Wednesday March 3, 1999
The February 1999 issue of McKnight's Long-Term Care News contains a point/ counterpoint column entitled "Endorse the White House LTC Plan?" In this article, U.S. President Bill Clinton makes the case for his new four-point long-term care plan. Center for Long-Term Care Financing President Stephen Moses presents the counter argument. Excerpts from both positions follow.
"Long-term care is a complicated challenge that requires a range of responses. To improve long-term care in America, we propose to do four things: First, to provide a long-term care tax credit -- $1,000 for people with long-term care needs or for the families that shelter them..... Second, we should create a family caregiver support program -- a new national network to support people caring for older Americans.... Third, we must educate Medicare beneficiaries about long-term care options.... Fourth, I am proposing that the federal government, as the nation's largest employer, use its market leverage to set an example, offering private long-term care insurance to federal employees....
"The senior boom is one of the central challenges of the coming century.... We must do everything in our power, not only to lift the quality of life and the security of the aged and disabled, but to make sure that we do not impose that intolerable burden on our children."
"What if you needed a root canal, but your dentist offered
painkillers instead? You'd feel better for a while, but sooner
or later you would writhe in agony, lose the tooth and blame
"President Clinton's new long-term care plan is like that: great short-term politics, but terrible long-term public policy.
"The new Clinton plan would add $1.24 billion per year to an already burgeoning government investment in long-term care. From 1990 to 1997, the bill to taxpayers for home health and nursing home care shot up from $31billion to $69 billion--an increase of 123%. In the same period, private out-of-pocket costs for the same services edged up from $26 billion to $33 billion--an increase of only 27%.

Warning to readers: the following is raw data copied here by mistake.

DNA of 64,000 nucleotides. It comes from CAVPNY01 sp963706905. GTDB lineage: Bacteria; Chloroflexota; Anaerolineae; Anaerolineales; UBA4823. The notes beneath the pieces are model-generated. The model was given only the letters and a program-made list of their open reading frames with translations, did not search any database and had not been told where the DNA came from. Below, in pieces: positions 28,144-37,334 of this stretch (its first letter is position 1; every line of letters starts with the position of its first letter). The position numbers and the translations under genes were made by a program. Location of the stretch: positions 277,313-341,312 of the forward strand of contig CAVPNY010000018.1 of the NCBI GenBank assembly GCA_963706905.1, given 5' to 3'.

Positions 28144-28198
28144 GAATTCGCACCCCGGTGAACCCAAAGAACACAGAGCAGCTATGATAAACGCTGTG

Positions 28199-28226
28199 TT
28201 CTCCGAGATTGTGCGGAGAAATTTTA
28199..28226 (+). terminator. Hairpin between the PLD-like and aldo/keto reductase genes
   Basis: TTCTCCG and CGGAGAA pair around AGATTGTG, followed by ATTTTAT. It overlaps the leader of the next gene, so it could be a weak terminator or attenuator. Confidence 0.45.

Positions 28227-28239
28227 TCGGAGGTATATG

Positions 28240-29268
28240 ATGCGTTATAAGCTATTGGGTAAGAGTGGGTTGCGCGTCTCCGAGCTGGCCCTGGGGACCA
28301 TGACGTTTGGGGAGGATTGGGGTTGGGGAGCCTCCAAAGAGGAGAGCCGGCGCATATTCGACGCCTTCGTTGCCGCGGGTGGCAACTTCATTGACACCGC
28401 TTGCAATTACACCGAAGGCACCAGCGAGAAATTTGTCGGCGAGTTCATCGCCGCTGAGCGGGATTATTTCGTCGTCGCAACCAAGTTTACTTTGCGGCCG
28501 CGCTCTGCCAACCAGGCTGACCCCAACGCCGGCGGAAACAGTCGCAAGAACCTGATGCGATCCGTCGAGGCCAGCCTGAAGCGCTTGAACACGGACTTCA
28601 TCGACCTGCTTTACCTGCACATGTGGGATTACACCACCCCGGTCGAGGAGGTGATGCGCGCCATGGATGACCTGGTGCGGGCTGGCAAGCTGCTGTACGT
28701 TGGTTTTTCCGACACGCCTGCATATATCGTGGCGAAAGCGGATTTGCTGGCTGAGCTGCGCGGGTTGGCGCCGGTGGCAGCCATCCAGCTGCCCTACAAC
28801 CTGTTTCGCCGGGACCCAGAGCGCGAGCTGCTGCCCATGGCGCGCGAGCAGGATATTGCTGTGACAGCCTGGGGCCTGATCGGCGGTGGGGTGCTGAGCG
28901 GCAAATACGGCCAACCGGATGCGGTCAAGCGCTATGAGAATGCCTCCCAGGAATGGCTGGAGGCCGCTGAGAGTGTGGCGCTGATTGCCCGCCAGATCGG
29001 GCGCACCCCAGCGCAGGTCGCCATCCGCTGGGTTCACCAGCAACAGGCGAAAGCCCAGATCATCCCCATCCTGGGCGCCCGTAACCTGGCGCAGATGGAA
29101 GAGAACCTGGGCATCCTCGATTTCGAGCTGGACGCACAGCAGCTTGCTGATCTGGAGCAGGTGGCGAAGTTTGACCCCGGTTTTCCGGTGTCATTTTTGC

"As public financing of long-term care increases and private spending decreases, the sense of urgency people feel about the need to plan early and insure fully for the risk of long-term care goes down.
"We can find a far better way to meet the long-term care financing challenge.
"The best strategy is to provide a fully collateralized, government-backed line of credit on the estates of all Americans who need long-term care.
"That would empower them to purchase red-carpet access to top-quality home care, assisted living and nursing home care in the private marketplace.
"The fact that they would have to pay this loan back out of their estates and inheritances would strongly encourage new generations of the aging and their heirs to plan ahead for long-term care and purchase private insurance while they are still young, healthy and affluent enough to afford it.
"Getting middle class people to take responsibility for themselves in this way would relieve the burden on Medicare and Medicaid programs to provide home health and nursing home care to both the needy and the middle class."
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